The seventeen year old Bangladeshi girl who meticulously covers her head with green or white scarf to ward off the male eye is not much bothered about who she is while briskly crossing the traffic-choked Dhaka streets. She prefers to remain anonymous; all she is concerned about is her female sex. Her scarf may be attributed to her background but it doesn't say all.
The situation may be a lot different with her counterpart in a similar outfit in a London or New York street. The motivation for the latter's get-up may be traced partly to her religious background and strongly perhaps to her assertion of who she is in public-- her 'correct' identity as she perceives it, or that passed on to her from her family or the peer group.
For the Dhaka girl, identity per se is no big deal-- herself a citizen and a Muslim in a Muslim-majority country. Her case may be further explained by the 'logic' (a trifle dubious for a westerner) that she feels more at ease in a public place being very little exposed.
Few years back, lingering with a friend in front of a makeshift tea-shop near Humayun Tomb in New Delhi, this scribe's attention was drawn to two small boys playing cricket with a tape-wrapped tennis ball right across the street. The boys, barely nine to ten years old, were bare bodied but for the low-slung, patched-up shorts that needed to be repeatedly pulled up to hide their lean bottoms every time either of them made a movement to hurl the ball or take a quick run. The striking feature to feast the eyes on was not the game, not the shorts unwilling to hang on to their nether parts, but the yellowish skull cap that fitted tightly on each of their heads covering close-cropped hair. A deliberate statement backed by religious identity? One may like to argue that it has more to do with the way of life rather than a conscious approach to declare one's identity. A subconscious statement then?
Looking for one's identity is not in most cases a watchful journey, not the awakening of the self to assert itself as a state of being in order to be distinguished. Descartes' one-liner 'I think therefore I am' is too uniquely innovative to become a commonly accepted index for identity search. The common practice is that identity rests with the membership in a group or affiliation to a collective oneness defined by culture or more starkly by religion. However, more often than not, this is reinforced by the members of a community besieged to re-affirm the uniqueness of their identity through the manifest insignias of their religions.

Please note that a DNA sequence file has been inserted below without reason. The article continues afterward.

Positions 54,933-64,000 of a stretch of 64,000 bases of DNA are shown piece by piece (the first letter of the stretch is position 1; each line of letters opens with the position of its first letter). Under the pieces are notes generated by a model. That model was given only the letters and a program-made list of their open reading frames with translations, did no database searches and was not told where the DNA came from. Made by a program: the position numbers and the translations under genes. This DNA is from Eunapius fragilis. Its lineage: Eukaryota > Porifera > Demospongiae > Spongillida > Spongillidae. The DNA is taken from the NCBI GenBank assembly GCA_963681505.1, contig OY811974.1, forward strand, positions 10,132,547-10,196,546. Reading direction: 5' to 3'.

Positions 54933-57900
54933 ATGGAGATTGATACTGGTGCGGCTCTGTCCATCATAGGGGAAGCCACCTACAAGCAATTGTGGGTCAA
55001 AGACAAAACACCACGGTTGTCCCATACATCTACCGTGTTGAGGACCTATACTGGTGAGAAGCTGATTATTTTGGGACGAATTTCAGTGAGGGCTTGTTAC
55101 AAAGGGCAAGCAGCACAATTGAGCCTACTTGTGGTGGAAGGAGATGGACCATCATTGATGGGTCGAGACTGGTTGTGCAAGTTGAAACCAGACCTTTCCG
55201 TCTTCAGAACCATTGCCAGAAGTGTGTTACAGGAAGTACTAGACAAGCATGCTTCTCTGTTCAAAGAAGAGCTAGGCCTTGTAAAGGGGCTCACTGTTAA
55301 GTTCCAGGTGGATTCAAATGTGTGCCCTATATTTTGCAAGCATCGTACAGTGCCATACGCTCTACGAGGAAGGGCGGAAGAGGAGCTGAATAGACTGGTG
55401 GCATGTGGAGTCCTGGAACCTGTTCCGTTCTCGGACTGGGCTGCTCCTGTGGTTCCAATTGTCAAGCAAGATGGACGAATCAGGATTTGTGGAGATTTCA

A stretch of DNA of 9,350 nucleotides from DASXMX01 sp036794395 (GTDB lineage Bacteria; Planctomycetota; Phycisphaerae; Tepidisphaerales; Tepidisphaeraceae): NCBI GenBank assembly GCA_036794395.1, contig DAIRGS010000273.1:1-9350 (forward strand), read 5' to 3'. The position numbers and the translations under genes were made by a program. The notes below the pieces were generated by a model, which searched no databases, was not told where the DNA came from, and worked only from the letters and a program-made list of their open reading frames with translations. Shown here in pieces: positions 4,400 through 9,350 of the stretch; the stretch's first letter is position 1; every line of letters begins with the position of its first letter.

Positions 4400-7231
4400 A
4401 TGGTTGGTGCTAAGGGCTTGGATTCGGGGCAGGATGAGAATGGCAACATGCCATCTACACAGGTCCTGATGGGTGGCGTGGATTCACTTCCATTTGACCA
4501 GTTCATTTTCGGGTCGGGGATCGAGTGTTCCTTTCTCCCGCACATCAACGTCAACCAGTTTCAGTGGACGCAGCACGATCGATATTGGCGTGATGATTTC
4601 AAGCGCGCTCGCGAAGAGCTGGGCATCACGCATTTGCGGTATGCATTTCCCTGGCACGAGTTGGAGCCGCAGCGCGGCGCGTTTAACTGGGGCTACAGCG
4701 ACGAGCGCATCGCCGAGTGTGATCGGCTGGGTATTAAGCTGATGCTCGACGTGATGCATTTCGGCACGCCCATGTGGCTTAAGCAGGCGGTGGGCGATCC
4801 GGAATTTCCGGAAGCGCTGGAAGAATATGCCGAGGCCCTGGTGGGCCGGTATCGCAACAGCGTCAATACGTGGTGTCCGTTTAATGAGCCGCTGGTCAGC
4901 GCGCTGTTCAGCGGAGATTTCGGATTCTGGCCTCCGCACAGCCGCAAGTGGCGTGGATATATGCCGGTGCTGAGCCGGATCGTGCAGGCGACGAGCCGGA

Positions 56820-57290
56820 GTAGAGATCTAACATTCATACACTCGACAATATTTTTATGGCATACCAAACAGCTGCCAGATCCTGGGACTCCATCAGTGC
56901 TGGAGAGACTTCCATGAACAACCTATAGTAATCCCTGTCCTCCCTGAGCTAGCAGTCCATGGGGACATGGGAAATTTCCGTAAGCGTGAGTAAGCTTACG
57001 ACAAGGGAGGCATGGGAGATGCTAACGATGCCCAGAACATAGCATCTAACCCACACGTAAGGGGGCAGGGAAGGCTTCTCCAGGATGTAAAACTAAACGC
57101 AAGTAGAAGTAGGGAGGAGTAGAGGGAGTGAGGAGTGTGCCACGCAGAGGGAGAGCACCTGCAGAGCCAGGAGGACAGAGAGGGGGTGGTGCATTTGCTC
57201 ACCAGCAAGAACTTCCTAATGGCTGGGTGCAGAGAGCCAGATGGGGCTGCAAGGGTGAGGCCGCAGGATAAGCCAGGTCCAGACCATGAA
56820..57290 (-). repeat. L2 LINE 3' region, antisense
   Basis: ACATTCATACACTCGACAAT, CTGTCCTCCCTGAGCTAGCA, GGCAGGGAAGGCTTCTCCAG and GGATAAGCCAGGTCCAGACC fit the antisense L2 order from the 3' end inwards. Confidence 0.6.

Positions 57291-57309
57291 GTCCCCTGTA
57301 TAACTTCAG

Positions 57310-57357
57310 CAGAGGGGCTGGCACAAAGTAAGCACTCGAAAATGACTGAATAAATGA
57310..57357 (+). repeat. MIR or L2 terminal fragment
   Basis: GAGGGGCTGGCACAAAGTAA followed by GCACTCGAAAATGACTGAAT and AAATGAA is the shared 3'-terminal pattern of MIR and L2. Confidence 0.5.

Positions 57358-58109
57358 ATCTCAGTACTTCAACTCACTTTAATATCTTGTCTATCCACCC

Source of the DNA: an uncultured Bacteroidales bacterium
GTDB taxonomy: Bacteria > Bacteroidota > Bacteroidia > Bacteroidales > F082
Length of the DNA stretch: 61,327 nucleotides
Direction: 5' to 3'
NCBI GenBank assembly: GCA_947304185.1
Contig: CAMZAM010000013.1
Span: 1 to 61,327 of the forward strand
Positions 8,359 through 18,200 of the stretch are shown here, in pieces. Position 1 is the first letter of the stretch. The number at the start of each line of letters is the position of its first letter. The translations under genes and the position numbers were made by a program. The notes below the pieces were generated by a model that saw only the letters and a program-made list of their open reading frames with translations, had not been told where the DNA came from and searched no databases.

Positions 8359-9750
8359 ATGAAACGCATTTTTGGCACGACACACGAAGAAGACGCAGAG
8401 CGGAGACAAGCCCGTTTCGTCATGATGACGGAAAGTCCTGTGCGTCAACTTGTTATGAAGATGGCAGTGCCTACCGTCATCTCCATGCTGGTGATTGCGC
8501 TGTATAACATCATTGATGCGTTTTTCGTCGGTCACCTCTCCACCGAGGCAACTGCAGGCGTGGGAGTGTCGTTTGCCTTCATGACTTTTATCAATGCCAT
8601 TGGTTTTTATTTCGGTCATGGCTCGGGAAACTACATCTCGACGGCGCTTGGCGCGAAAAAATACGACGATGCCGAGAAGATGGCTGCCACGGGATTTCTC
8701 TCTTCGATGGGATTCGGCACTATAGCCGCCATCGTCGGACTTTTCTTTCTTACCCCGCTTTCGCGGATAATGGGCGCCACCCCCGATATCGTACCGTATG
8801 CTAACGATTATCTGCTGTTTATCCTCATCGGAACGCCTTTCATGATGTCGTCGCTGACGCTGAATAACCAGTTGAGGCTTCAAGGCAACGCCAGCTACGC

Identity based on religion is not as simple, and is perceived differently by different people. Some people need to be anchored in a single community which provides them with a 'direction' in life as dictated by their religions; others live in situations where they see themselves as members of various groups. These people then have to deal with how much these individual groups are able to tolerate each other and at the same time how much they try to protect their own unique religious identity.
Religion being inclusive of culture is exclusive too. A statement of one's cultural or ethnic identity is amply manifest in one's very appearance - the skin colour, silky or bulbous hair, high or low cheek bones and other attendant ticks. But for people claiming their religious identity as more central, such inherited features are not just enough to strike a more distinctive mark.
Now, why would one just for one's religion seek exclusion from the mainstream society? A self-perpetuated discrimination! The problem is, by allowing others to readily tell them apart from the crowd, the minority ethnics tend to be a more visible, segregated and at times sought after minority--not with all the good intentions. Why then is it so important to consider one's identity as so unique as to cost self-exclusion? The practice, needless to say, is increasingly on the rise among Asian Muslims who have temporarily or permanently made the West their home. And women in particular are the lead practitioners. The issue is not one of religious extremism nor does it necessarily stem from the individual's wish to proclaim his/her religious freedom in a society where a different religion predominates. It has more to do with the incumbent's psyche to demonstrate his/her otherness, and the commonly opted way these days is to walk along the starkly segregated path of religion.
No wonder the worst that the public face of religion does to individuals is relegation of his/her true, hard-earned identity--say, as a physician, a software engineer, an entrepreneur, or well, as a human being--to a secondary, if not to a lesser level. For the Muslims, one may argue, the phenomenon has grown pervasive since the incidents that followed 9/11--the 'wars' on terror, the West's Islam-bashing, among others. The situation of late is seemingly getting more heated--and cruder still--as some regions in the West tend to become more visibly intolerant. The recent German court's ruling on a ban on circumcision on religious ground says a lot, more than oral bashing. Scarves covering head are already banned in parts of West Europe.
So, provocation is there and no doubt discrimination. The provocations do not just come as stereotypes. How does one having lived in a western country for thirty-some years explain his hours of waiting at the airport immigration of that country for an entry stamp on his passport (issued by the authorities of that country) just because his is a name with a tag to it?
How does one react to such provocations given one's choice to live in that society and be a part of it? Through self-exclusion? You call me lame, but far from proving you wrong, I keep faking lame to demonstrate I am what I am-- not like you! Wrong.